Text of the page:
The “Scientific” Roots: Nineteenth-Century Racism
Not all racists were imperialists, nor were all imperialists racists of the most radical variety; but racism pervaded nineteenth-century European thought about the world overseas. From the 1870’s into the 1920’s and beyond, virtually every European concerned with imperial theory or imperial administration believed that physical racial appearance was an outward sign of inborn propensities, inclinations, and abilities. The selections that follow are therefore far too few to be truly representative, but they illustrate some of the common tendencies of the period.1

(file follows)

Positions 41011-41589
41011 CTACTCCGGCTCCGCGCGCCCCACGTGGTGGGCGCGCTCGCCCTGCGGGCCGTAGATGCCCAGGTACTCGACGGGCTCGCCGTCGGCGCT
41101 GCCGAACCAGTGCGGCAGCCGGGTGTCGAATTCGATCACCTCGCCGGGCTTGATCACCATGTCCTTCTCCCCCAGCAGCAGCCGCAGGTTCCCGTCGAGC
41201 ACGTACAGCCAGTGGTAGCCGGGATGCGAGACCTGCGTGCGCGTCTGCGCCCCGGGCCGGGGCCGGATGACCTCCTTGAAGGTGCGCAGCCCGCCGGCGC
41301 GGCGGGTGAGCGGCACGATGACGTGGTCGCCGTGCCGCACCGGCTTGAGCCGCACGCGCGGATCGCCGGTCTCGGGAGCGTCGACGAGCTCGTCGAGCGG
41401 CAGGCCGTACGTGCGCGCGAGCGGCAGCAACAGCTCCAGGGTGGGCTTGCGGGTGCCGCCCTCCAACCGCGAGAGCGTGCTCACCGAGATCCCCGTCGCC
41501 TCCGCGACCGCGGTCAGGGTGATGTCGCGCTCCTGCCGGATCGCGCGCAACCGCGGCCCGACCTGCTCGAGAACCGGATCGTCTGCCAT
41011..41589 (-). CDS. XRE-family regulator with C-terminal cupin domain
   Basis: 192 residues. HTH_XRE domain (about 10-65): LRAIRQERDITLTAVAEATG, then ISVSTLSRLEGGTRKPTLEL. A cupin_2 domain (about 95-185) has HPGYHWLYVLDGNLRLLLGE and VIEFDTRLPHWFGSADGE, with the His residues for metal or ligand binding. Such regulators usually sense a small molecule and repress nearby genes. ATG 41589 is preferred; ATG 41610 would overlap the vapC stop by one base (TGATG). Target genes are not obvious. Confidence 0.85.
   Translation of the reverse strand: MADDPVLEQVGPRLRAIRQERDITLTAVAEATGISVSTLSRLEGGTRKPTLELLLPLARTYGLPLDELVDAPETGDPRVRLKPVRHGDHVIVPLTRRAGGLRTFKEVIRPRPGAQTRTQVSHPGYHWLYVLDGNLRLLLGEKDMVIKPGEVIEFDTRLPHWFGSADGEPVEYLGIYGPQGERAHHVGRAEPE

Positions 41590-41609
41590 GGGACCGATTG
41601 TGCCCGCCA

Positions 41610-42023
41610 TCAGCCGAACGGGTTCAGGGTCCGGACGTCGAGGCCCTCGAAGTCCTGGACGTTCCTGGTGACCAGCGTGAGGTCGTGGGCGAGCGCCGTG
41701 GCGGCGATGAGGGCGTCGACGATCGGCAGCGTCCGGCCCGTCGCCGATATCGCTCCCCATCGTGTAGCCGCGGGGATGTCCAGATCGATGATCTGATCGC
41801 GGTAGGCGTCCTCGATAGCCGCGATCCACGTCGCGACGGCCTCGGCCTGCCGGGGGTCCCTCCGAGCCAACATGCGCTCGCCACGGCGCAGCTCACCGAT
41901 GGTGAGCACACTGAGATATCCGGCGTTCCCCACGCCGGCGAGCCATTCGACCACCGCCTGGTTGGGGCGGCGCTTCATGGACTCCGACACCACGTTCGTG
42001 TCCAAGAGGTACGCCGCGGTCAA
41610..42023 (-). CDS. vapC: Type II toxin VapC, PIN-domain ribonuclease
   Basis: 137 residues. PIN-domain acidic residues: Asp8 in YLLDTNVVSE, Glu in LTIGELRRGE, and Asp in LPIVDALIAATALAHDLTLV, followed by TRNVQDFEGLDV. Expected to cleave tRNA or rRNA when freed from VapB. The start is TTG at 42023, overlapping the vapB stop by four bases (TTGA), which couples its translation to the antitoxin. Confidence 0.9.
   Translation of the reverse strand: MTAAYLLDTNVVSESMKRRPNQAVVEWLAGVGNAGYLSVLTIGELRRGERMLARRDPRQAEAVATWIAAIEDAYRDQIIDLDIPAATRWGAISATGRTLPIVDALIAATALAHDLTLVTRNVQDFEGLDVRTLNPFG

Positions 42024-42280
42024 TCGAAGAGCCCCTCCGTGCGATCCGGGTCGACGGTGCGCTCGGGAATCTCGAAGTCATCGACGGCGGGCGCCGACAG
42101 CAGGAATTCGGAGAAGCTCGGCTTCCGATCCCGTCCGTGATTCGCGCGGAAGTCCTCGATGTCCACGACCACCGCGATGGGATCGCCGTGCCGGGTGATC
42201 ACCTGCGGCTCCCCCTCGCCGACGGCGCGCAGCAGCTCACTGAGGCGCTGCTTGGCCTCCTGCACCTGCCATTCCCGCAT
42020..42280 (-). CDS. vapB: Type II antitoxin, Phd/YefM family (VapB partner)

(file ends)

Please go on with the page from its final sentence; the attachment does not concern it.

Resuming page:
KeywordsHuman Race Differential Mortality Black Hair Civilise Nation Roman Domination
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- 1.For a wider variety of selections, see E. W. Count, This Is Race (New York, 1950).Google Scholar
- P. M. Ashburn, The Ranks of Death. A Medical History of the Conquest of America (New York, 1947)Google Scholar
- Woodrow Borah, “América como modelo? El impacto demográfico de la expansión europea sobre el mundo no europeo,” Cuadernos Americanos, 21:176–185 (1962).Google Scholar
- 1.For Kidd’s relationship to other imperial ideas of his period, see B. Semmel, Imperialism and Social Reform (London, 1960), pp. 18–24.Google Scholar